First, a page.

Fuentes said that he never wanted
Fuentes, a freelance
reporter originally based in the city of
In July, the Catholic Church brokered an agreement with Cuban authorities to release 52 political prisoners who were arrested seven years ago, during a massive government crackdown on political dissent and independent journalism. Spanish government officials also participated in the talks.
All 17 of the reporters
released so far have been immediately flown to
Three journalists arrested
in the 2003 crackdown remain in jail, along with another journalist imprisoned
at a later time, CPJ research shows. The first three--including CPJ awardee Héctor Maseda--have already
expressed their desire to stay in
A story published in
September by the Madrid-based daily El
País quoted Spanish officials as saying that imprisoned reporters who
want to stay in
Below is a capsule report on Fuentes' case from CPJ's annual census of jailed journalists, conducted in December 2009.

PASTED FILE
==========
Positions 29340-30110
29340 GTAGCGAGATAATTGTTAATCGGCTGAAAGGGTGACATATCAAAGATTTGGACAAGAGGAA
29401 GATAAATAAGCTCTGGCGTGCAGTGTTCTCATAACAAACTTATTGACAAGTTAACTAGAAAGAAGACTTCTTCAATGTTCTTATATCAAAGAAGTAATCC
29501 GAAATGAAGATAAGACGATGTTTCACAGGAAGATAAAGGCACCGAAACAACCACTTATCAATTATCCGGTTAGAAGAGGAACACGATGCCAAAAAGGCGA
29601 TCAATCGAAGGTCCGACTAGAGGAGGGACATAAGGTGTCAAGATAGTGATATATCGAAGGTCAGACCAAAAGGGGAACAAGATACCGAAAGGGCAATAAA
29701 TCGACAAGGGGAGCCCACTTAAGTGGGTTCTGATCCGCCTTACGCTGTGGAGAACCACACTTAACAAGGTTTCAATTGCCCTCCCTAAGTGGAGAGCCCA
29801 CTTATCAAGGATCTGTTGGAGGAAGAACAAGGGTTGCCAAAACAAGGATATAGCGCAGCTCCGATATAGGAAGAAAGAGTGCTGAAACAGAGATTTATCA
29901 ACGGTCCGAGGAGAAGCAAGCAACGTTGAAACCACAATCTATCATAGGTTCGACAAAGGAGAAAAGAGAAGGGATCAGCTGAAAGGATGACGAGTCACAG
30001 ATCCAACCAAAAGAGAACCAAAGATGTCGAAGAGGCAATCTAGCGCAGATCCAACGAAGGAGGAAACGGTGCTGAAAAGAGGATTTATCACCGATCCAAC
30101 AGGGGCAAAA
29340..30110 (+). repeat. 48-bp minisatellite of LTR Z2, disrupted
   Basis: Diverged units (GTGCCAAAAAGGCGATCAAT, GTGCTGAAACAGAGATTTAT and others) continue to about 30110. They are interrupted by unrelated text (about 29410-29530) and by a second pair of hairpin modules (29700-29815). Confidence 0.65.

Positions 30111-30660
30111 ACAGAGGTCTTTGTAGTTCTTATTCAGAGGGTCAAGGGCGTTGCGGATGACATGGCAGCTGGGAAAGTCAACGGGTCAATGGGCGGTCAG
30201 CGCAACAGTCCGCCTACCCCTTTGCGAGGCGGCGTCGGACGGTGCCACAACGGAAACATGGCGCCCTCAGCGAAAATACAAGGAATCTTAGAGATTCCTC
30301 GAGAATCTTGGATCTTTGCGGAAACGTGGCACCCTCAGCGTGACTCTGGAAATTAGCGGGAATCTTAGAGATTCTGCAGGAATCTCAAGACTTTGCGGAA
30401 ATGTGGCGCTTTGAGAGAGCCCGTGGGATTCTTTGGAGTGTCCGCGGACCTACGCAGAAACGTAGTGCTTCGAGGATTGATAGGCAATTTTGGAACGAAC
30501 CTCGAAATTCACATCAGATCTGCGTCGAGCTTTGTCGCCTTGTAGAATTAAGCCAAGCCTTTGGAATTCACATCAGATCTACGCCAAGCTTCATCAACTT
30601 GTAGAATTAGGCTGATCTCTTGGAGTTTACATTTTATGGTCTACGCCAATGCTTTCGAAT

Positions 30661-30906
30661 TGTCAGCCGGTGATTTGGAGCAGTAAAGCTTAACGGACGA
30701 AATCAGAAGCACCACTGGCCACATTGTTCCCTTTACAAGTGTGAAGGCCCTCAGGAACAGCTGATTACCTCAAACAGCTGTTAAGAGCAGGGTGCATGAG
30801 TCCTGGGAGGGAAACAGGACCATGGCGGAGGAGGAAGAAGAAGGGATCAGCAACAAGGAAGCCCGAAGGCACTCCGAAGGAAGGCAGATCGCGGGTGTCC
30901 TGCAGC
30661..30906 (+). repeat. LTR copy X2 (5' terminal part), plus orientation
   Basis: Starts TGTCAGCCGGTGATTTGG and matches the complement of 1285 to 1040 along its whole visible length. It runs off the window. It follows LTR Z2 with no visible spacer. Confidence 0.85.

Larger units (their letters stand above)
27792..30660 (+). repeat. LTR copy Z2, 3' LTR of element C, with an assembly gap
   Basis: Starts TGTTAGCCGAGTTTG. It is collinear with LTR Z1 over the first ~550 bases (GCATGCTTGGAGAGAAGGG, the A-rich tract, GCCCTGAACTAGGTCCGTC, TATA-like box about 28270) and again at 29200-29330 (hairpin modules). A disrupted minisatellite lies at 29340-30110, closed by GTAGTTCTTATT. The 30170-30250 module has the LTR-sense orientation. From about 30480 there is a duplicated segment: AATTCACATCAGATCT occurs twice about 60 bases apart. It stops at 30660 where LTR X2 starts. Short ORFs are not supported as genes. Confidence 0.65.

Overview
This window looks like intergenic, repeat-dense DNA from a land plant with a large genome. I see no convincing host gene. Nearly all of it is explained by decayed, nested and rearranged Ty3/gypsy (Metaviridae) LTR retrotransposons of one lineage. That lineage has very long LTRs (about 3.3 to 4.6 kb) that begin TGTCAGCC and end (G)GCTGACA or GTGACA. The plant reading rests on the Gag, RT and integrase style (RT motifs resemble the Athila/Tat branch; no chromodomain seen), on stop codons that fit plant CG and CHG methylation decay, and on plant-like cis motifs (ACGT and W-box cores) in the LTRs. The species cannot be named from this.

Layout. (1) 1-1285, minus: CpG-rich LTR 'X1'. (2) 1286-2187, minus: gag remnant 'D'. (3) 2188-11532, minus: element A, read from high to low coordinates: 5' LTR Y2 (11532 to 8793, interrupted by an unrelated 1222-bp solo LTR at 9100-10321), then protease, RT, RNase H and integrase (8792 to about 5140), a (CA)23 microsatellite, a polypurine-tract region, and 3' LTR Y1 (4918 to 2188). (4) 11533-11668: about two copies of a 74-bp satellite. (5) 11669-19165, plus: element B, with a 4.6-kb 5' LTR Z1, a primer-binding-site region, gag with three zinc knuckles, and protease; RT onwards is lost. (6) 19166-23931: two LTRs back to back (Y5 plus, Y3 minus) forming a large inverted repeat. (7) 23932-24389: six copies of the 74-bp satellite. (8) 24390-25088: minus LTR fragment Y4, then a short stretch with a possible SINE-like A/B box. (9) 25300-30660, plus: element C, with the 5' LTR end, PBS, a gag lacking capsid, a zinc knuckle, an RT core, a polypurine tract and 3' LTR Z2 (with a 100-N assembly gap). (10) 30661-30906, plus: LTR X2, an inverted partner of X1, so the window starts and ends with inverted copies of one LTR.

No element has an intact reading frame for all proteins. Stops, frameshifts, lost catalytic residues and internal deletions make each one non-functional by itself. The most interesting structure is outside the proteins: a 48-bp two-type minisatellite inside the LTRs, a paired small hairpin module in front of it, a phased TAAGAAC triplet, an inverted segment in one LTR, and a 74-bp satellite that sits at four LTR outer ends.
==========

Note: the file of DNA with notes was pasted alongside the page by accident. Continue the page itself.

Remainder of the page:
Alfredo Felipe Fuentes,
Imprisoned: March 19, 2003
Fuentes, an economist by
training, began working for the Cuban independent press in 1991. On March 19,
2003, he was arrested after a raid on his home in the city of
The 60-year-old journalist was being held at the maximum-security Guanajay Prison, his wife, Loyda Valdés González, told CPJ. Valdés González, who is allowed to visit her husband only once every 45 days, said conditions at Guanajay were better than those at other prisons where he had been held. Due to his severe back problems, the reporter did not share a cell with other prisoners. Valdés González said her husband suffered from chronic gastritis that caused him to lose significant amounts of weight.
Valdés González told CPJ
that in December 2007, her husband presented an appeal to